Louth United Church (disbanded 2006)
October 9, 2013

When I was a Queen’s University Freshman in the Fall of 1996, the students were told to represent their divisions, whether it was Arts & Science, where I was allotted, or Commerce, or Fine Arts, and so on.  One September day during Frosh Week the students were given balloons.  The balloons got to be filled with water, and soon we were in a game of water balloons, instructed to take on our rivals with a sneak attack, and threw water balloon after water balloon onto the other team.


While it wasn’t businesslike, it didn’t strike me as strange after the days of parading and getting to know the campus of the school.  What was a bit nonsensical, and I know I’m honestly a bit nonsensical myself, is that after the water balloon launch, my team were sat down in a lecture hall and admonished for doing such a lowly thing!  A girl, more experienced, took the podium and told us how far we’d sunk for interfering with the flow of the Frosh Week.  Novice though I was, I was astonished at the lesson we were being given.


My pride was injured.  I felt the sting of rebuke as I sat and heard the bad of what we had done.  As we took off after the lecture, most of us probably indifferent to the foolishness that had come down on us, I personally was a little more stiff with anger, and also on a path to greater rebelliousness.  It didn’t seem like irony to me that we had played this prank, and been caught.  It had been part of the fun, and it was wrongful.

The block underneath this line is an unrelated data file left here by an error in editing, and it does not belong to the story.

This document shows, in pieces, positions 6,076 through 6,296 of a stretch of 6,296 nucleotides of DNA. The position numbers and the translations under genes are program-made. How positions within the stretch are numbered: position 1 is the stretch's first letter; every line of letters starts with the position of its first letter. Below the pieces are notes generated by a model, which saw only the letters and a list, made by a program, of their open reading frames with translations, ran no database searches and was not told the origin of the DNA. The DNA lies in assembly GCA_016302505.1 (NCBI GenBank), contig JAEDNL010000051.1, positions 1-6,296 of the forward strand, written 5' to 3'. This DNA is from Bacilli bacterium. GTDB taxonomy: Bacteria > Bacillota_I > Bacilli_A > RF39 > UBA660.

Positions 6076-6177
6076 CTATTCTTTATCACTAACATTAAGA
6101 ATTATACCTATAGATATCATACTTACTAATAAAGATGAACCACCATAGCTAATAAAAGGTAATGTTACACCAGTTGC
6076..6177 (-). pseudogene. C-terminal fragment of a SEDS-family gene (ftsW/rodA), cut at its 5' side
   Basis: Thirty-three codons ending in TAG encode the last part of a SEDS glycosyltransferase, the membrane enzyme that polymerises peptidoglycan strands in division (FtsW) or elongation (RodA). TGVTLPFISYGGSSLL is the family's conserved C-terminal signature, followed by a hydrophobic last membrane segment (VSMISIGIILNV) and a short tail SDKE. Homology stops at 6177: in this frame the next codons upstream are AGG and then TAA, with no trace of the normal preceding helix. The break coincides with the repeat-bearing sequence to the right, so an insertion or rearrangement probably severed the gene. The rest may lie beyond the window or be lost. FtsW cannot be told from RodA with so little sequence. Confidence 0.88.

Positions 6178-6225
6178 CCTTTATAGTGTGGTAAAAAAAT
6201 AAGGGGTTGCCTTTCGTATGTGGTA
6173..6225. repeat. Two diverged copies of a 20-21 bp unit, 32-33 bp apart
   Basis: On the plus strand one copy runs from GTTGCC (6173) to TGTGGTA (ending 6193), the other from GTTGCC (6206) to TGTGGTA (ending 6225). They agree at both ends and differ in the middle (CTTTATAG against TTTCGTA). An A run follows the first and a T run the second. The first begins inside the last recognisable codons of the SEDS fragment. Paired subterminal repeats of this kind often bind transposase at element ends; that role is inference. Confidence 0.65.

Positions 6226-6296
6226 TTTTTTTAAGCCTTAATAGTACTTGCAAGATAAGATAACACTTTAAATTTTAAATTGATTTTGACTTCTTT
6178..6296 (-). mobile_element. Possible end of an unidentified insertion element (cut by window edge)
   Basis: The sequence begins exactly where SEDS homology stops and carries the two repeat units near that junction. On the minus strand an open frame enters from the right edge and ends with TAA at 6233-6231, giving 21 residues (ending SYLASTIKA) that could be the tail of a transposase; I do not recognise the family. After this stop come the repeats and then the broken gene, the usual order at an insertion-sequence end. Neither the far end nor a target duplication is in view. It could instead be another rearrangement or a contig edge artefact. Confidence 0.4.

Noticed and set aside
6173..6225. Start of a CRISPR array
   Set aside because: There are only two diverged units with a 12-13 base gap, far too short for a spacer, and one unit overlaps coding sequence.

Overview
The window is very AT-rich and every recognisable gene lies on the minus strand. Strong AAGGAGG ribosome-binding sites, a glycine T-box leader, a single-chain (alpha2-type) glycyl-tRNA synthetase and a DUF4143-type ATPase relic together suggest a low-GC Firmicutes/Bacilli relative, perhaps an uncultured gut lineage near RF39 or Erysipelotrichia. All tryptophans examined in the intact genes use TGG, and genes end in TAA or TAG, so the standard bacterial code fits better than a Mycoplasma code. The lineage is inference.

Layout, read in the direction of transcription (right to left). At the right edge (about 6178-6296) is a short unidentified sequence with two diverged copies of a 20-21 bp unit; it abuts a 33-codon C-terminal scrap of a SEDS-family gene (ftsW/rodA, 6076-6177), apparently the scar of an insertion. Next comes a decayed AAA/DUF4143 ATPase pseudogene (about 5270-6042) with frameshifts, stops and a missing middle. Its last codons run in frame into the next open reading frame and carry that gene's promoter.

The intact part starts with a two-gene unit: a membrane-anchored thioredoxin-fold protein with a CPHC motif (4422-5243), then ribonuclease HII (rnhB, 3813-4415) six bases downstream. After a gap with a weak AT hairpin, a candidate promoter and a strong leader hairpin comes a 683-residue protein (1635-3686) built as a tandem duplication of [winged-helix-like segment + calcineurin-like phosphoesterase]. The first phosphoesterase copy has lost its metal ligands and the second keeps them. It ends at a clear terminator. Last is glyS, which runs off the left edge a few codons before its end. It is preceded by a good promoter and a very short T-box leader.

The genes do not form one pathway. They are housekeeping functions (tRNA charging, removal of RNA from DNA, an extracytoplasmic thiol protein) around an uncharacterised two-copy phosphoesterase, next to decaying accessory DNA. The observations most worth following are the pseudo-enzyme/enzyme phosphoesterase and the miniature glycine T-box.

I don’t reflect on this much, although I think now it was a lesson in doing the right thing and in showing respect.  Perhaps it wasn’t; I should have asked if the girl who handed down to us the words of shame was taking advantage of an opportunity, and what was behind her stern talk.  Nowadays, I snap photos and write and blog and participate in social media.  I’ve mostly forgotten about what happened with me and the other Arts & Science Frosh and the water balloons.


Maple Lawn Cemetery
October 9, 2013

The leaves at the cemetery change color, of course, and it is a passing joy to capture the image.  Even without a photographic record, it is a calming presence at the cemetery as the green disappears.  The days cool off slowly, and we take our time keeping the grounds in order.  Fall is a lovely season and a favorite time of year for me.  I wouldn’t have it any other way.